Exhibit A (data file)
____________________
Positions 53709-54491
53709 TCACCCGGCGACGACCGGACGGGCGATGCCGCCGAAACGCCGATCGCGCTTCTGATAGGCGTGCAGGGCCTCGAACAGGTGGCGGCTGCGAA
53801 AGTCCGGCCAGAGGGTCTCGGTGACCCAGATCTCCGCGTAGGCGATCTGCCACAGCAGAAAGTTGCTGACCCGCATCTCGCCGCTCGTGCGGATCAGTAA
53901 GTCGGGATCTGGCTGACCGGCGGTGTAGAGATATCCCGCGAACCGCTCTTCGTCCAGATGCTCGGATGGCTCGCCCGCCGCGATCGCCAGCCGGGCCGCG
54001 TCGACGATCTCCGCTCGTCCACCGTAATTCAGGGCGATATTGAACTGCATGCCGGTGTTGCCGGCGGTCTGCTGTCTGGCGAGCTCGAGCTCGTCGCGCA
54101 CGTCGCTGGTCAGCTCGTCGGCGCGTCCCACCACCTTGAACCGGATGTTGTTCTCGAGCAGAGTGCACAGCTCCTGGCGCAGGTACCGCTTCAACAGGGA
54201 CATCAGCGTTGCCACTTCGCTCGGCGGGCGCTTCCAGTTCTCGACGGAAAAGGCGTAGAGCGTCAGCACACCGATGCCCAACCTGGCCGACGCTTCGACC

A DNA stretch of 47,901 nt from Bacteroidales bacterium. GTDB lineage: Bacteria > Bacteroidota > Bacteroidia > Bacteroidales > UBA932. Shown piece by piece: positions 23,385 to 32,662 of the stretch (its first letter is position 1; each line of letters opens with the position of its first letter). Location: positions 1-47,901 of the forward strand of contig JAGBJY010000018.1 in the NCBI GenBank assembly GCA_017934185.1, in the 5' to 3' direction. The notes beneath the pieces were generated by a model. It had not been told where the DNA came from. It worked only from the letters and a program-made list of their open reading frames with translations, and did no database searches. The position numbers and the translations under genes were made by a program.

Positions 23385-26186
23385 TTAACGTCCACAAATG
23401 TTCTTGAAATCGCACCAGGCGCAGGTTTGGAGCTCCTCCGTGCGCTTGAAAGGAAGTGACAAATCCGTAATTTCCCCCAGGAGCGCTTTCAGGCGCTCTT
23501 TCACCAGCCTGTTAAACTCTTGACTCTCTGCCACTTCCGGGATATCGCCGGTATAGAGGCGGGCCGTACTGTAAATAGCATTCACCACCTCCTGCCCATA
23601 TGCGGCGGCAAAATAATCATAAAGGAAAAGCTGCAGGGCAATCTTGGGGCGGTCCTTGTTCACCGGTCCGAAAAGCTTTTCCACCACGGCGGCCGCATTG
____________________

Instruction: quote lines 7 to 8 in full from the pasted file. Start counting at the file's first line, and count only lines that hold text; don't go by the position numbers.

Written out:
54201 CATCAGCGTTGCCACTTCGCTCGGCGGGCGCTTCCAGTTCTCGACGGAAAAGGCGTAGAGCGTCAGCACACCGATGCCCAACCTGGCCGACGCTTCGACC

A DNA stretch of 47,901 nt from Bacteroidales bacterium. GTDB lineage: Bacteria > Bacteroidota > Bacteroidia > Bacteroidales > UBA932. Shown piece by piece: positions 23,385 to 32,662 of the stretch (its first letter is position 1; each line of letters opens with the position of its first letter). Location: positions 1-47,901 of the forward strand of contig JAGBJY010000018.1 in the NCBI GenBank assembly GCA_017934185.1, in the 5' to 3' direction. The notes beneath the pieces were generated by a model. It had not been told where the DNA came from. It worked only from the letters and a program-made list of their open reading frames with translations, and did no database searches. The position numbers and the translations under genes were made by a program.